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Winged Post Monday, January 27, 2014



2 Marijuana legalization 6 Redesign reveal 9 Harker Podcast Series 12 Chinese New Year 14 Posture advice 17 Sochi 2014 Preview 19 School WiFi issues 20 Kicks Against Cancer


Digging online data mine in the

allison sun & catherine huang

Aquila features editor & reporter

your name here San Jose, CA Class of 2016 243 mutual friends 377 photos DOB 5/14/1998

STANDARDIZED TESTING elisabeth siegel copy editor

The Upper School recently ranked second in the nation for standardized testing scores, based on a study that ran from 2012 to 2014 from a school analysis site called Niche. According to an article on Business Insider, Niche took around 909 public and private schools into account and ranked them by average SAT and ACT scores. Students self-reported their scores, and there were over 75,834 entrants for the study. “I think standardized tests probably reflect one’s ability to think objectively, think fast, and perhaps think logically,” said Upper School English teacher Alexandra Rosenboom. “But I would be more curious about a student’s essay from the SAT, for instance, which is going to be a way in which to gauge their ability to be creative.” The role that the SAT and ACT play in determining the brainpower of a student remains a controversial topic for many students and teachers.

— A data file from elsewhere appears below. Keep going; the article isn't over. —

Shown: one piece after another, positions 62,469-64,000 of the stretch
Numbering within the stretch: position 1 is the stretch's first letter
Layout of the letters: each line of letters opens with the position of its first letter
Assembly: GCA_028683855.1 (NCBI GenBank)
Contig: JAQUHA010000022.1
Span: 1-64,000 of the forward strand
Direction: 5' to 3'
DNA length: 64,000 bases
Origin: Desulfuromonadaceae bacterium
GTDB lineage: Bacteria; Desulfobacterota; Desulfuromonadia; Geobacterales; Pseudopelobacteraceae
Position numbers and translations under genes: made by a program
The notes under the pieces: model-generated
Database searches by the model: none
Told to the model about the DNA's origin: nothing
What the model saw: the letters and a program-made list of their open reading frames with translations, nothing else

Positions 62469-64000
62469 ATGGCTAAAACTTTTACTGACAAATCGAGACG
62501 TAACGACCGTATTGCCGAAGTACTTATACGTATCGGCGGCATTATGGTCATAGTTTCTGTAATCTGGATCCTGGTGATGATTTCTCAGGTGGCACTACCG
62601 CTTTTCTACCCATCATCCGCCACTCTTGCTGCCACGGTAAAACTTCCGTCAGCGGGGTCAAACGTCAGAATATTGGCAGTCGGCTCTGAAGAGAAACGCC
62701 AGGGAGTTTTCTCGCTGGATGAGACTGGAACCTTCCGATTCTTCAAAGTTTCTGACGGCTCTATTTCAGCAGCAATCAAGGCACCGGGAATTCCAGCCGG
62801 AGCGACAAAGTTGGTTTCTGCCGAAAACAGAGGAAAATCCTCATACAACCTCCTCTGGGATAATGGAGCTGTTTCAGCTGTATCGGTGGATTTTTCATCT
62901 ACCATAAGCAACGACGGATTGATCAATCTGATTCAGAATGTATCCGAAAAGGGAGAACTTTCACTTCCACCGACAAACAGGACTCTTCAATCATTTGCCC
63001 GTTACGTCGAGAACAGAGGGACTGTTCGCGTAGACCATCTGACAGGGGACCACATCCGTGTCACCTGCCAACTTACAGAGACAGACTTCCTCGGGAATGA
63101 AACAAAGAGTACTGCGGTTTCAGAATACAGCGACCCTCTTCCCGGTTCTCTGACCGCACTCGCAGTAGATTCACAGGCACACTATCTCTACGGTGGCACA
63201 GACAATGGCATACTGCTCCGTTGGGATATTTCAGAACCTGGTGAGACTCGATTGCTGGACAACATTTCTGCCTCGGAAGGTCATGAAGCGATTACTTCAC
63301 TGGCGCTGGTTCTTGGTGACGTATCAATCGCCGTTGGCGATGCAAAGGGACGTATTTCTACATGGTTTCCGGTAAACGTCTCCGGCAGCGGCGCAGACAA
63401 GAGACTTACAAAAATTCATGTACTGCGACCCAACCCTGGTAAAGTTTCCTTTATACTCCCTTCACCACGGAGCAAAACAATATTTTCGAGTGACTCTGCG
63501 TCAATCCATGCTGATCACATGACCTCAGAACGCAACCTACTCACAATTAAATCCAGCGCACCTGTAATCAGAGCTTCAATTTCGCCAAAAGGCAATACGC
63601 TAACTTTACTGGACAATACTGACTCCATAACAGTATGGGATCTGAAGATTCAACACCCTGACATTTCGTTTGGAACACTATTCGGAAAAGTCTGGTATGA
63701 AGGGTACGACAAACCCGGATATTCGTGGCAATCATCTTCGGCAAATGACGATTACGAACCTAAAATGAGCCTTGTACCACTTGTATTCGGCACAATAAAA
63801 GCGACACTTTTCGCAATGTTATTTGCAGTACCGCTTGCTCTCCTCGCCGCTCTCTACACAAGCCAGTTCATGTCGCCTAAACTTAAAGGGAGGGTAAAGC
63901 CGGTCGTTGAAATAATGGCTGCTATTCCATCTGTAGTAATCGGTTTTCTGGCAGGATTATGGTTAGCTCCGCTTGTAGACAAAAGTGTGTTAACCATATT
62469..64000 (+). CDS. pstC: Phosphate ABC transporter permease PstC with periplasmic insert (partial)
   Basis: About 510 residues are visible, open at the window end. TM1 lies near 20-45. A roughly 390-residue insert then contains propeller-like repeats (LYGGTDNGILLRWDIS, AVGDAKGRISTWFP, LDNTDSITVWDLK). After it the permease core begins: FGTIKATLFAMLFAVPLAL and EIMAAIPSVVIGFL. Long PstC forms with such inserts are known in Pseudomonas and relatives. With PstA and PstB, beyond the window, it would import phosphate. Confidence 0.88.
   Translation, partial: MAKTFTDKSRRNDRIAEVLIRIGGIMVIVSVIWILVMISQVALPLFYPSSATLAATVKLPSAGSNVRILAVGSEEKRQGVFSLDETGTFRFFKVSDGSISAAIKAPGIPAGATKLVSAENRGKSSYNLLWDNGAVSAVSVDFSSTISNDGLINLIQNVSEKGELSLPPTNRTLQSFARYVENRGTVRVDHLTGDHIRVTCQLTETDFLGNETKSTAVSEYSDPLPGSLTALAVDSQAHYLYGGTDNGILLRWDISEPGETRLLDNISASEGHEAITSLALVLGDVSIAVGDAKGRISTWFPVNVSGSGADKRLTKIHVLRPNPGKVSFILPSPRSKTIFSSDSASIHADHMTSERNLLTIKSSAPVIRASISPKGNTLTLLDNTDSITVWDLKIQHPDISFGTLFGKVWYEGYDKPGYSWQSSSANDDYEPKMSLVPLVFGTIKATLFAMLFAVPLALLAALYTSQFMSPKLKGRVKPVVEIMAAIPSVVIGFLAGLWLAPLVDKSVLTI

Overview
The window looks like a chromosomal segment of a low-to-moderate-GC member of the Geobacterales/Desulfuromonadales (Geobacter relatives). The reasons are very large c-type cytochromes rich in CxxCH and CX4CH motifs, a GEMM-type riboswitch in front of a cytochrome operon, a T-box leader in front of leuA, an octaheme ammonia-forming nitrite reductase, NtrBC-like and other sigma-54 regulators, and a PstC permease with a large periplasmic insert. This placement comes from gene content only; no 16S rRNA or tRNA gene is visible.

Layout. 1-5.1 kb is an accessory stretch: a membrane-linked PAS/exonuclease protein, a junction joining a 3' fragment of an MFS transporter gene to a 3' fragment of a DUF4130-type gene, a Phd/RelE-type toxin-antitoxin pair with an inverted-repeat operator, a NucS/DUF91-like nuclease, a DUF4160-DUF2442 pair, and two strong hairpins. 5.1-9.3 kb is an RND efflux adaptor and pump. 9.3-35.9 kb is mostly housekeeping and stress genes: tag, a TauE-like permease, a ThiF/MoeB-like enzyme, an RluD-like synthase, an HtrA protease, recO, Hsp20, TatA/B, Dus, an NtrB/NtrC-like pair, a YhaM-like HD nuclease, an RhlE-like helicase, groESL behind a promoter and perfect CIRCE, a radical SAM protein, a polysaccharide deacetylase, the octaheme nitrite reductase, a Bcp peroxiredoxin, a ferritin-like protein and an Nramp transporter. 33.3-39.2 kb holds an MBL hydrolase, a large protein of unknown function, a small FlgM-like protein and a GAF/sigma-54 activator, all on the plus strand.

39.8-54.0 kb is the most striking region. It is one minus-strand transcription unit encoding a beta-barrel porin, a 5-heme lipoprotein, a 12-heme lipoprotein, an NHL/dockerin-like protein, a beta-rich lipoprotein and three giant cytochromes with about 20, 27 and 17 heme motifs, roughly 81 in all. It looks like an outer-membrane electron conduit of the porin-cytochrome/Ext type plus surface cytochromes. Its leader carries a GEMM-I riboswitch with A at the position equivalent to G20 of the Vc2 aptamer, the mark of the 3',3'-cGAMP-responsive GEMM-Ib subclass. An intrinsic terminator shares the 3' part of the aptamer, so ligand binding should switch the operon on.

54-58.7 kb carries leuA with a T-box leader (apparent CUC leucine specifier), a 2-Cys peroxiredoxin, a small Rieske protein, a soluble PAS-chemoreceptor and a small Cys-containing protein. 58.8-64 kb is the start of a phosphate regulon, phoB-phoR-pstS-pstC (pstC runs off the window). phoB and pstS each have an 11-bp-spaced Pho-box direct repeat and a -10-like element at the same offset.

San Jose, CA Class of 2016 142 mutual friends 402 photos last visited London